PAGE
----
Friday 56 & #BookBeginnings: Telegraph Avenue

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For Book Beginnings:
A white boy rode flatfoot on a skateboard, towed along, hand to shoulder, by a black boy pedaling a brakeless fixed-gear bike. Dark August morning, deep in the Flatlands. Hiss of tires. Granular unraveling of skateboard wheels against asphalt. Summertime Berkeley giving off her old-lady smell, nine different styles of jasmine and a squirt of he-cat.
- p. 1
For Friday 56:
She also knew that she suffered from or had been blessed with a kind of reverse clairvoyance, the natural counterpart to to her partner's natural pessimism. Gwen was resistant to if not proof against clear signs of danger or failure. Not because she was an optimist (not at all) but because she took failure, any failure, whether her own or the universe's, so personally. 
- p. 57 (p. 56 talks about birth, so I decided to spare you the details)

I've just started reading this one! I chose it because it sounded so eerily like Nick Hornby's High Fidelity, which I so loved. I am getting nostalgic about vinyl. Then I get thrown into a whole chapter about a childbirth going all wrong. This looks like quite a rollercoaster ride. Let's see where I end up!
Synopsis: As the summer of 2004 draws to a close, Archy Stallings and Nat Jaffe are still hanging in there—longtime friends, bandmates, and co-regents of Brokeland Records, a kingdom of used vinyl located in the borderlands of Berkeley and Oakland. Their wives, Gwen Shanks and Aviva Roth-Jaffe, are the Berkeley Birth Partners, two semi-legendary midwives who have welcomed more than a thousand newly minted citizens into the dented utopia at whose heart—half tavern, half temple—stands Brokeland. 
When ex–NFL quarterback Gibson Goode, the fifth-richest black man in America, announces plans to build his latest Dogpile megastore on a nearby stretch of Telegraph Avenue, Nat and Archy fear it means certain doom for their vulnerable little enterprise. Meanwhile, Aviva and Gwen also find themselves caught up in a battle for their professional existence, one that tests the limits of their friendship. Adding another layer of complication to the couples' already tangled lives is the surprise appearance of Titus Joyner, the teenage son Archy has never acknowledged and the love of fifteen-year-old Julius Jaffe's life.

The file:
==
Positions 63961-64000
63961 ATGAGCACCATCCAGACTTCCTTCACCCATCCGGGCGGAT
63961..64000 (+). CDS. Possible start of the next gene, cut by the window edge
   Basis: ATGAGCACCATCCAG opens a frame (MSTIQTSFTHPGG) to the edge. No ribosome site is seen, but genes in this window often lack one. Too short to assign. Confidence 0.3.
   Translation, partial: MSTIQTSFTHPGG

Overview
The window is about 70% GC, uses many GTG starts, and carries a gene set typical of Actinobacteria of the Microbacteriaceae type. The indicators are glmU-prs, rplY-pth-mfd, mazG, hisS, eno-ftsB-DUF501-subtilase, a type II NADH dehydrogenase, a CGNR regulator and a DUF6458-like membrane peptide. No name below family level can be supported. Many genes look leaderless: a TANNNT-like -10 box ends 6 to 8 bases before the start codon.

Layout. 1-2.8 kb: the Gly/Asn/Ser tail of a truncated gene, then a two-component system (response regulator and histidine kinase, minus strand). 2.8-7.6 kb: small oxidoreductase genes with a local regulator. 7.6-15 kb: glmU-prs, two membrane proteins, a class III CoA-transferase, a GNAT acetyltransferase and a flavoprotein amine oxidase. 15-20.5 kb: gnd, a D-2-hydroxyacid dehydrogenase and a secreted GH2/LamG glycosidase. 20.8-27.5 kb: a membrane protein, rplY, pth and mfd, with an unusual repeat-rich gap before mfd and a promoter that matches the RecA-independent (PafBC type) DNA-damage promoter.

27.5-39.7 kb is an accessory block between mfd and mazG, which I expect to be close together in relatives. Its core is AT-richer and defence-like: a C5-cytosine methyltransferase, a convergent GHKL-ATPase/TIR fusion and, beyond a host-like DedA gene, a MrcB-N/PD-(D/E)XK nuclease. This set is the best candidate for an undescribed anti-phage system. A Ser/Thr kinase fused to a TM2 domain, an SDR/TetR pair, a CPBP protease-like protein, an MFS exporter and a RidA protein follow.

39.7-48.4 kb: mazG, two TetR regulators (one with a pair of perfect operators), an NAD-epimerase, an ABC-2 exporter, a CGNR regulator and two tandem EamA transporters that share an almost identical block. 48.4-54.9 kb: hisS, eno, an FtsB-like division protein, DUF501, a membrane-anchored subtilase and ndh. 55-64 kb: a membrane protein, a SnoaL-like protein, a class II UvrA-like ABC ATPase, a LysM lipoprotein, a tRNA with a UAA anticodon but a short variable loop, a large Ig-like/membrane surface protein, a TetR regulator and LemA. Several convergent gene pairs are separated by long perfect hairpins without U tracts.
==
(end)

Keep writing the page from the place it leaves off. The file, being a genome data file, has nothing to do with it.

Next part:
An intimate epic, a NorCal Middlemarch set to the funky beat of classic vinyl soul-jazz and pulsing with a virtuosic, pyrotechnical style all its own, Telegraph Avenue is the great American novel we've been waiting for. Generous, imaginative, funny, moving, thrilling, humane, triumphant, it is Michael Chabon's most dazzling book yet.

6 comments

  1. I still have not read anything by Chabon... sounds quirky which is usually my thing but not sure about a whole chapter of childbirth - enjoy!

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    1. Well it wasn't an entire chapter ... but this book is partly about midwives, so I guess it's expected :)

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  2. I love the line "she took failur so personally." Have fun reading this week.

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    1. Thanks Tea ... I'm enjoying this one so far!

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  3. I like the 56 a lot. The beginning had too many starts and stops for me, if you know what I mean....
    Happy weekend!

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    1. Yeah, I know! Let's see what the rest of the book is like!

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© guiltless readingMaira Gall